Merrill Lynch to pay $556m in customer protection settlement in the US

Merrill Lynch will pay US$415 million in the largest customer protection settlement in the United States Securities and Exchange Commission's history.
Merrill Lynch will pay US$415 million in the largest customer protection settlement in the United States Securities and Exchange Commission's history. PHOTO: AFP

NEW YORK (Reuters) - Bank of America Corp's Merrill Lynch unit will pay US$415 million (S$556.34 million) in the largest customer protection settlement in the United States Securities and Exchange Commission's history and admit to wrongdoing to settle charges that it misused customer cash, the US regulator said on Thursday.

An SEC investigation found that Merrill Lynch violated the an SEC rule in place for protecting customers' assets by holding up to US$58 billion a day in a clearing account that should have been deposited in a reserve account, said Andrew Ceresney, SEC enforcement director in a call with reporters.

The maneuver, which occurred between 2009 to 2015, freed up billions of dollars per week for Merrill, which financed the firm's trading activities for part of that time, the SEC said.

But if Merrill Lynch's business failed during those trades, customers would have been exposed to a massive shortfall in the reserve account, the SEC said.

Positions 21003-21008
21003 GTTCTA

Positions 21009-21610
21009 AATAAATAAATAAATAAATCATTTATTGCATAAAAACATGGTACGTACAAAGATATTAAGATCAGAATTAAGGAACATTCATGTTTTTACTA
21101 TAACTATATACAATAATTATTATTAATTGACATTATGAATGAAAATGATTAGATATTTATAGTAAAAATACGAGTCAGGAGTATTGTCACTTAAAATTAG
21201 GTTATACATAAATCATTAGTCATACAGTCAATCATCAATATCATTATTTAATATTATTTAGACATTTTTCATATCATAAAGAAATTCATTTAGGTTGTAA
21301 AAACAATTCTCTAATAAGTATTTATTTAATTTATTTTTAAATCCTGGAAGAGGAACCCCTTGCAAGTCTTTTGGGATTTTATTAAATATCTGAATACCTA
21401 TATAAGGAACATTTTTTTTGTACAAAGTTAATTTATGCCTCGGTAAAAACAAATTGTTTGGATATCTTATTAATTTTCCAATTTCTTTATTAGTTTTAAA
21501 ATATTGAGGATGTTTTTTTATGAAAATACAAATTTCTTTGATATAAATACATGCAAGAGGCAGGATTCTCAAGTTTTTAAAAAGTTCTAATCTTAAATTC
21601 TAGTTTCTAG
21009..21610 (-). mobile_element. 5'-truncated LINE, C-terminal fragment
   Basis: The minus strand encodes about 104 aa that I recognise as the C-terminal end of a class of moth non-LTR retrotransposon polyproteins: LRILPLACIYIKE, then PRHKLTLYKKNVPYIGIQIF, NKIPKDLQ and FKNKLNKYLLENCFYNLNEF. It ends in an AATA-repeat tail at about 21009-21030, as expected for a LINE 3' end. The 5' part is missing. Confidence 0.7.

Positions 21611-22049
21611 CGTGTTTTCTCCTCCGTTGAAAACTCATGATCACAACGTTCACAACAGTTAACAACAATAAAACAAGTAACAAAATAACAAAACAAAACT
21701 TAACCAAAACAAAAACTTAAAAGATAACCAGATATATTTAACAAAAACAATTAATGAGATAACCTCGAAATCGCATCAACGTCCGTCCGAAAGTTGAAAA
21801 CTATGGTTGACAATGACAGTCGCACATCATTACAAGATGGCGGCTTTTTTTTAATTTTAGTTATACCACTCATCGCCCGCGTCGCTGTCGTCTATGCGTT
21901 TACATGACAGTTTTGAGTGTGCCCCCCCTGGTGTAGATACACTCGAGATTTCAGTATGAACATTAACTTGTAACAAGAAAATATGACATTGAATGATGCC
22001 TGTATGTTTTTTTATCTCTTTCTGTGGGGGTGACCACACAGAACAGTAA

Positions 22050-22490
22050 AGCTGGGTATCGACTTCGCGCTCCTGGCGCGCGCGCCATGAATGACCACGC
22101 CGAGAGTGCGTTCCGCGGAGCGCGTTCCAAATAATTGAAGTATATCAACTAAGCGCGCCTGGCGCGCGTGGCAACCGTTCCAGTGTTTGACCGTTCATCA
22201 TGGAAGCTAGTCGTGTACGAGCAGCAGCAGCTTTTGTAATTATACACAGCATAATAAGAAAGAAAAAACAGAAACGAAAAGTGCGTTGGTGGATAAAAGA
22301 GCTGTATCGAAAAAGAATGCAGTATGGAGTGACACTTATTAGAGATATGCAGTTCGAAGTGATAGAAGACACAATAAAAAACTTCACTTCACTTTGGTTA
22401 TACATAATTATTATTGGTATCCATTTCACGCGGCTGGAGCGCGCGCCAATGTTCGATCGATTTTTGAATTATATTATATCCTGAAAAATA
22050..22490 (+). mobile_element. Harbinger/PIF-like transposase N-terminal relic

At issue is an industry rule requiring securities for which customers have fully paid to be held in accounts that are not subject to liens.

The measure shields customers from claims by third parties should a firm collapse, the SEC said.

The clearing account in which Merrill held the customers'funds was subject to a general lien, Ceresney said.

Some Merrill employees were aware of the lien as early as 2009 but the firm did not take steps to fix the issue until the SEC brought it to attention, Ceresney said.

"While no customers were harmed and no losses were incurred, our responsibility is to protect customer assets and we have dedicated significant resources to reviewing and enhancing our processes," said Merrill Lynch spokesman William Halldin, in a statement.

"The issues related to our procedures and controls have been corrected. We have cooperated fully with the SEC staff throughout this investigation," Halldin said.

The SEC is also suing Merrill's former head of regulatory reporting, William Tirrell, who held the position when Merrill was misusing customers' cash. Tirrell was responsible for determining how much in assets to reserve for customers' benefit if Merrill's business failed, the SEC said.

Tirrell failed to adequately monitor the trades and provide specific information to Merrill's regulators about the trades, the SEC said.

"While we are disappointed that the SEC filed this action, Mr. Tirrell looks forward to the opportunity to vindicate himself," said Steven Witzel, Tirrell's New York-based lawyer, defending Tirrell's "distinguished career" in the securities industry for 35 years.

Merrill Lynch also violated an SEC rule by using language in severance agreements to stop employees from coming forward to the SEC with information, the SEC said.

The company has since revised the agreements and launched a whistleblower training program for employees.

The case came to light after multiple former Bank of American executives reported the company's misconduct to the SEC, said Jordan Thomas, the whistleblowers' New York lawyer.